Traveling to a foreign country is quite the undertaking. From packing your bags to updating your vaccinations, you have a lengthy list of to-dos before you head to the airport. Even when traveling in the states, figuring out what you are going to do can be tedious and time consuming. Searching something like “things to do in South Carolina” can help a good deal, but compounding multiple “vacation hacks” will make your life many times easier, especially when dealing with money internationally.
If saving money matters to you, how you access your money should be at the top of that list. While most U.S. debit cards work internationally, many come with foreign ATM fees and a conversion fee of 3%. While that might not sound like a lot of money, even single-digit fees add up quickly.
You shouldn’t have to pay to spend your own money. Choose the right card, and you won’t have to.
Travel-Friendly Debit Cards
The good news is, there are banks that offer cards with few or even no foreign transaction fees:
Chime is an online banking app every international traveler should know. Not only does it offer low-fee checking and saving services, but it also doesn’t charge foreign transaction fees.
You can use the Chime Visa Debit Card anywhere Visa is accepted, even internationally. Plus, you can withdraw money free-fee at Moneypass ATMs, which are located globally. If you can’t find a Moneypass ATM, you can use an out-of-network ATM for a $2.50 charge.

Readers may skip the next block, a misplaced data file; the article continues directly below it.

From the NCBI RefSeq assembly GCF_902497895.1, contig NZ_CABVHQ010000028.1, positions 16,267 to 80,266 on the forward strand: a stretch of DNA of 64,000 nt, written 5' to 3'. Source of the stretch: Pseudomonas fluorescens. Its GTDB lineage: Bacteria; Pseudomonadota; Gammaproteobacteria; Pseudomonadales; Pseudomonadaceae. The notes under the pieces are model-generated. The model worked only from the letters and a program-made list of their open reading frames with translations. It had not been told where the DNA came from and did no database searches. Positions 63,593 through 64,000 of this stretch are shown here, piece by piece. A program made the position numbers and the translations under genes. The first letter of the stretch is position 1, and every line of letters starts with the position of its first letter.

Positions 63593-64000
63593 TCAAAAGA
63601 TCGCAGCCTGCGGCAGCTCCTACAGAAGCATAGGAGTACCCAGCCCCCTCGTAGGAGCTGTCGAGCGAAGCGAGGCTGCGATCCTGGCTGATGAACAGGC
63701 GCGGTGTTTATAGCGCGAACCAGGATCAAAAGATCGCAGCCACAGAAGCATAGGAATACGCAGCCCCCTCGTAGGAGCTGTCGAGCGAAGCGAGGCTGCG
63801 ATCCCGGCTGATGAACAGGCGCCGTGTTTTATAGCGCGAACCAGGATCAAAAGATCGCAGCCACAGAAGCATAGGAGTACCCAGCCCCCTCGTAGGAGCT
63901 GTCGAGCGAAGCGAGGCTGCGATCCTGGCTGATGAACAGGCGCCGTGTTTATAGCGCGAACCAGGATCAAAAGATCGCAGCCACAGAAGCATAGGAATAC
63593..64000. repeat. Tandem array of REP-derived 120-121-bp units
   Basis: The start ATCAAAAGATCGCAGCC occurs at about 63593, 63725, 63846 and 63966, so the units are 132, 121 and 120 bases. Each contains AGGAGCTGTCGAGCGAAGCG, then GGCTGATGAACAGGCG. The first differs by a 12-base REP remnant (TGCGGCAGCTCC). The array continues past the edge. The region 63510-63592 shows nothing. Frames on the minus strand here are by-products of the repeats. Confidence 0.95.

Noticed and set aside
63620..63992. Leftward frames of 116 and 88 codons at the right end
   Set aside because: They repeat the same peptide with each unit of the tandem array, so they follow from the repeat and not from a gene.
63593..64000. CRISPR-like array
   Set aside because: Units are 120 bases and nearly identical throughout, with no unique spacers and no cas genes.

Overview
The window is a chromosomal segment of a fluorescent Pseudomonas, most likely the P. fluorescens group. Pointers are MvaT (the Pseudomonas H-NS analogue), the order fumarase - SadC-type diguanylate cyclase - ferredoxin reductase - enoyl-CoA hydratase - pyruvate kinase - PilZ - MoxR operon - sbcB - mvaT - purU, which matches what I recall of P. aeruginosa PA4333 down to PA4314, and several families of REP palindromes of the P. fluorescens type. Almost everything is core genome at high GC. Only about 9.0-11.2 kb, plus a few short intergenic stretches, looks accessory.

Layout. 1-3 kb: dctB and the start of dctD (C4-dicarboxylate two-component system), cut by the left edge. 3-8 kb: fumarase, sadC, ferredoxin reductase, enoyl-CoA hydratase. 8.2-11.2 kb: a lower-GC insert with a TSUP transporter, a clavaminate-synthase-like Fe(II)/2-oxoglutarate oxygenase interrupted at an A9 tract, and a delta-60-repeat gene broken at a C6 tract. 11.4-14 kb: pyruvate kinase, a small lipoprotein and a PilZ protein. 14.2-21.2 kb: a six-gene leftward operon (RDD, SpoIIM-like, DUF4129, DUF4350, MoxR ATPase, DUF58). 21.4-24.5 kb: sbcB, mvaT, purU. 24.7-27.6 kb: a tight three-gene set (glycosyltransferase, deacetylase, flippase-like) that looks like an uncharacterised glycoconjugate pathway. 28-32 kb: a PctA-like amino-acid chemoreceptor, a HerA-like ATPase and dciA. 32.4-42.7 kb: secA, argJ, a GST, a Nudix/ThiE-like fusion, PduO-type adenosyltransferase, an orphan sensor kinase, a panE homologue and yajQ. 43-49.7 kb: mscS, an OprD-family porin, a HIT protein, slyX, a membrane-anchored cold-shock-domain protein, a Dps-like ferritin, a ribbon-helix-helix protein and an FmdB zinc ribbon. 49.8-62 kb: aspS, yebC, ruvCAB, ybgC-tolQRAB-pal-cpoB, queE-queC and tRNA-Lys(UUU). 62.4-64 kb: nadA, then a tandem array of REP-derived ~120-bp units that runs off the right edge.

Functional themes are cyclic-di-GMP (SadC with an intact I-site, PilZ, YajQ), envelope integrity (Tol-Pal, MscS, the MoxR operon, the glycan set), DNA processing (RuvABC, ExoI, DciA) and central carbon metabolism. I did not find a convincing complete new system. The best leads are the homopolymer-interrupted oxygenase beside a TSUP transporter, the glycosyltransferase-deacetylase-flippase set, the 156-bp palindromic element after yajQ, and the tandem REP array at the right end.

2. Capital One
With a Capital One 360 checking account, you won’t be charged any foreign transaction fees when you use your debit card internationally. With that said, if you need to withdraw money, you’ll be charged ATM usage fees. The only fee-free options are Capital One and Allpoint ATMs, which are located in the United Kingdom, Puerto Rico, Mexico, Canada, or Australia.
3. Charles Schwab
Charles Schwab offers a Schwab Bank Visa Platinum debit card that lets you withdraw cash anytime with no foreign exchange fees. The company will also reimburse you at the end of the month for any ATM fees incurred.
Beware that, in order to get this card, you have to link your account to a Schwab brokerage account. But don’t worry: There are no fees or minimum balances required to open an account.
Unlike the options above, the Ally Interest Checking Account charges a foreign transaction fee. But it’s a very reasonable rate of 1%, as opposed to the standard 3%.
Depending on the ATM you use, a surcharge may be assessed when you withdraw money. If so, Ally will refund you up to $10 a month in out-of-network ATM fees, which you’ll receive within two days.
The Fidelity Visa Gold Check Card is one of the best debit cards for international travelers. With this card, you gain access to over a million ATMs globally.
Similar to Ally, Fidelity charges a 1% foreign transaction fee. And while you’ll be charged ATM usage fees, Fidelity will reimburse you for out-of-network withdrawals. The Fidelity Visa Gold Check Card also has other perks for travelers, including travel accident insurance and a 90-day extended warranty.